2021 August 2
In spite of a great paucity of butterflies this year and especially the last week or so, and in spite of the oppressive heat and smoky atmosphere, six enthusiastic butterfly-watchers took part in the VNHS August Butterfly Walk yesterday. We chose to go to the Royal Roads University campus, with the target species being the Pine White. Even with few butterflies, it was really interesting to walk around the magnificent gardens there. There were dozens of Woodland Skippers, especially on Lavendar blossom. There were, of course, Cabbage Whites, and there was a magnificent Western Tiger Swallowtail, which got several cameras a-clicking. And near the end of the walk, just when we were despairing of seeing the target species, we found a male Pine White nectaring at ground level to give us all a good look.
Apart from butterflies, one of the more exciting things was a nest of the White-faced Hornet. Strictly speaking, I suppose, since it is Dolichovespula and not Vespa, I suppose we should call it a wasp rather than a hornet. Their sting is reputed to be very painful, but, as long as you leave them and their nest alone, they are not a particularly aggressive insect.
White-faced Hornet Dolichovespula maculata (Hym.: Vespidae) Gordon Hart
There was a young man from Tralee
Who was stung on the nose by a wasp.
When asked : “Does it hurt?”
He replied: “No it doesn’t –
It’s a good thing it wasn’t a hornet.”
Here are three more photographs from Gordon Hart taken during the walk. Gordon writes: This is a Leafcutter Bee, Megachile sp., but I can’t go further than that. There are 130 -140 North American species plus some imports from Europe, and they are difficult to key out to species without having more structural details. I think it is a female if I counted the antenna segments correctly, but I don’t know what the back end is supposed to look like. Apparently, they often assume that posture with the abdomen raised. The large head is to accommodate the large mandibles. A lot of them specialize on flowers of the aster family or legumes. This was on a large daisy which is in the aster family.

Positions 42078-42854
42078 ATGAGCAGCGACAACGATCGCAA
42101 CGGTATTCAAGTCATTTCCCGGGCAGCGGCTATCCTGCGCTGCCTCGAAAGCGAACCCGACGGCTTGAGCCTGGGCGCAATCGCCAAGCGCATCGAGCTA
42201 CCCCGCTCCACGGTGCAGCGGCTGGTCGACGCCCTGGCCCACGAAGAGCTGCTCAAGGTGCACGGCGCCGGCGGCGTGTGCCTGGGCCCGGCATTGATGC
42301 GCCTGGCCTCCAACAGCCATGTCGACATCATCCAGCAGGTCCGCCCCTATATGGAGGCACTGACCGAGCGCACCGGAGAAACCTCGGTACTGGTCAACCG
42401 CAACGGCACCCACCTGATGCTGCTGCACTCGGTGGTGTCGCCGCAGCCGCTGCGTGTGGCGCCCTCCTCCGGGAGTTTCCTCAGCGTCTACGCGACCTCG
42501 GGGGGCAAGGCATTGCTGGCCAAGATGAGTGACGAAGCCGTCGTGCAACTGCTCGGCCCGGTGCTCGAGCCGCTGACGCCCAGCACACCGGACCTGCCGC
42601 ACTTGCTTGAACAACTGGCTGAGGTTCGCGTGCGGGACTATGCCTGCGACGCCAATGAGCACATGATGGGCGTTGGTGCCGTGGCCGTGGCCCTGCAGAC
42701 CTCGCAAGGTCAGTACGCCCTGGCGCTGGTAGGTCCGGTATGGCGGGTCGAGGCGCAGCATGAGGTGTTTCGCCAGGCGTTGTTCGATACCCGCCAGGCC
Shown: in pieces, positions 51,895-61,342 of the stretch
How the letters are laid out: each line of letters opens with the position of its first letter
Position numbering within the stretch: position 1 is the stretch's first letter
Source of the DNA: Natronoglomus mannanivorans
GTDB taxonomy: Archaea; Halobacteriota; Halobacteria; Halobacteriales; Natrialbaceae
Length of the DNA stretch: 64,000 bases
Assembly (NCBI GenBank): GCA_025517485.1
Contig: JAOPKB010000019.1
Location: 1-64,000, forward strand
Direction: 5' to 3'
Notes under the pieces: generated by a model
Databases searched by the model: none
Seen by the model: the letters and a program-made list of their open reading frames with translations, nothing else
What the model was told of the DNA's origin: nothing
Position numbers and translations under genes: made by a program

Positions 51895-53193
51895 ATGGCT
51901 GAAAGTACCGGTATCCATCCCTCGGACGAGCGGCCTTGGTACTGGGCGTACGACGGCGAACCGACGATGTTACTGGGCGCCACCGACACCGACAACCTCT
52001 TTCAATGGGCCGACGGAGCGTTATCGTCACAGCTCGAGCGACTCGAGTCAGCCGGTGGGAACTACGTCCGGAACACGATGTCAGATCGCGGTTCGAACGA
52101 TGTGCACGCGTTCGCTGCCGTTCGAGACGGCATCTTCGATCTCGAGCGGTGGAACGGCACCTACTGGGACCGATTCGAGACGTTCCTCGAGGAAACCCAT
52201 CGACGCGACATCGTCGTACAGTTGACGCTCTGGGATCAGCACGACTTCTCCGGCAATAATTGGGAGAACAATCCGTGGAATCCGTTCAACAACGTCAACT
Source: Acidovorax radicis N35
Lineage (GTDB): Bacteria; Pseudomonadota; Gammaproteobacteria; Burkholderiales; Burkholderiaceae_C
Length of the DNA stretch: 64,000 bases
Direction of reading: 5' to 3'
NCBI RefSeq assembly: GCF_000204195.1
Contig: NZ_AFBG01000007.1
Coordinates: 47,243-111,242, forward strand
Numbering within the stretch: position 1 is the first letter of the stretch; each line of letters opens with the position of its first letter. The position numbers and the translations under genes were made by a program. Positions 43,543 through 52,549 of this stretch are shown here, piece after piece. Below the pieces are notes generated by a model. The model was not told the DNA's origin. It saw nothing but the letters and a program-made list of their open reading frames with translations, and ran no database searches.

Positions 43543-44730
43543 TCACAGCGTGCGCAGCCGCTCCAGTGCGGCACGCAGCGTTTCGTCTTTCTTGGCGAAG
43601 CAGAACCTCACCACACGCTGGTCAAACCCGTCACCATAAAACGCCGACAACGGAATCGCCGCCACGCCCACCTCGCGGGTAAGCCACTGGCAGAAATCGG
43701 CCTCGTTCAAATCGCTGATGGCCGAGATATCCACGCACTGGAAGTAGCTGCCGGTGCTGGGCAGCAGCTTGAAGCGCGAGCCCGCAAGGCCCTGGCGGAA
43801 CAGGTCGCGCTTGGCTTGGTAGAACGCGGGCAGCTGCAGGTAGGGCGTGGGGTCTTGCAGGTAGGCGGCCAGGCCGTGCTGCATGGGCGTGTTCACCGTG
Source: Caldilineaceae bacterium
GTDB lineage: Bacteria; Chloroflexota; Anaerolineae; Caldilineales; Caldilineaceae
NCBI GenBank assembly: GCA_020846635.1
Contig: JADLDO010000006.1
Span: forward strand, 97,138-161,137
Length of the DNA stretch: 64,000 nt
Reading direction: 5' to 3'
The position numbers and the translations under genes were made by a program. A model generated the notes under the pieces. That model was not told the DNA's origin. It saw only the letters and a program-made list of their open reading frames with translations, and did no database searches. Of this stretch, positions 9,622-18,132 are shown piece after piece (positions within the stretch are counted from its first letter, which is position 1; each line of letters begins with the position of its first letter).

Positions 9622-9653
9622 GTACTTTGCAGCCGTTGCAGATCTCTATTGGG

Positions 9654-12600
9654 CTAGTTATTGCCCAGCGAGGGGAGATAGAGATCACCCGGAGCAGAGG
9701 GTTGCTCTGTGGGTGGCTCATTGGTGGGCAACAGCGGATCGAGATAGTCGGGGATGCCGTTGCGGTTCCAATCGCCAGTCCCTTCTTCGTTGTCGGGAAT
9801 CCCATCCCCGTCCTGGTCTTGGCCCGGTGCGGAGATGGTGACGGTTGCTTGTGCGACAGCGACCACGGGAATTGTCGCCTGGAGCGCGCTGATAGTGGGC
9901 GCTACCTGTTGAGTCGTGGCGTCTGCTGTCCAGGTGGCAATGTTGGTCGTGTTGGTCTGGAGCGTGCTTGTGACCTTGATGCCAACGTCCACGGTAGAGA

Leafcutter bee Megachile sp. (Hym.: Megachilidae) Gordon Hart
Western Tiger Swallowtail Papilio rutulus (Lep.: Papilionidae)
Honey Bee Apis mellifera (Hym.: Apidae)
Woodland Skipper Ochlodes sylvanoides (Lep.: Hesperiidae) Gordon Hart
Jochen Möhr also sent a photograph of a Woodland Skipper from Metchosin. Both photographs show the hook at the end of the tip of the antenna. It is probably too late in the season to get a good close-up photograph of the tip of the antenna of an Essex Skipper, but it would doubtless be found that it lacks the hook seen in the Woodland Skipper.
Woodland Skipper Ochlodes sylvanoides (Lep.: Hesperiidae) Jochen Möhr
Also from Jochen, three moths:
Eupithecia unicolor (Lep.: Geometridae) Jochen Möhr
Silver-spotted Tiger Moth Lophocampa argentata (Lep.: Erebidae – Arctiinae)
Soothsayer Graphiphora augur (Lep.: Noctuidae) Jochen Möhr
Ron Flower sends this picture of a hawk moth from the Highlands, June 17. Strictly this is a bit late for inclusion in the Invertebrate “Alert” – but hawk moths are rather special, and this one is one of our less common hawk moths, and I couldn’t resist. Jochen Moehr reminds us that he recorded a hawk moth of the same species in Metchosin on the previous day, June 16 (see the Invert Alert for that date). We leave it to viewers to speculate on how or why!
Paonias excaecata (Lep.: Sphingidae) Ron Flower
Before we close – we have learned of the latest victim of Political Correctness. Those who make it their business to be offended apparently find that the name Gypsy Moth is offensive, and the moth is to be given a new name (not yet chosen).